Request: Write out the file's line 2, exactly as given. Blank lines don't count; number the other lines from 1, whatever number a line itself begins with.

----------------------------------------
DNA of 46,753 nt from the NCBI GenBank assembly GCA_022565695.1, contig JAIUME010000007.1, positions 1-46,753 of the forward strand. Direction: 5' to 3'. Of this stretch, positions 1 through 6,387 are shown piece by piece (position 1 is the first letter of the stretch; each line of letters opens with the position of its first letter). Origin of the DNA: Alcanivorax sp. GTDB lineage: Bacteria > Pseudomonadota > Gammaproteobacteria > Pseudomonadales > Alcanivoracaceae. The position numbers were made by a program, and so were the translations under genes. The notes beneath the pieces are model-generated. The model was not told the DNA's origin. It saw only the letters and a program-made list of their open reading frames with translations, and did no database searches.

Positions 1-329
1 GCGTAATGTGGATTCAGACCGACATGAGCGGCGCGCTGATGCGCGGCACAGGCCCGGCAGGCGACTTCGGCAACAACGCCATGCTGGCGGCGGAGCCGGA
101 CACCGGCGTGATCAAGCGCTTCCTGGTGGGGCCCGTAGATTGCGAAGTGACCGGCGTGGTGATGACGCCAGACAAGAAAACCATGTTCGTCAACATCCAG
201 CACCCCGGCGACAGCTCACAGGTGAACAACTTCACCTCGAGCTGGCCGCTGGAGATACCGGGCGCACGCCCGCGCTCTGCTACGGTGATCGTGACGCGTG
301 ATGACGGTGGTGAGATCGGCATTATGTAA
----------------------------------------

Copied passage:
Positions 1-329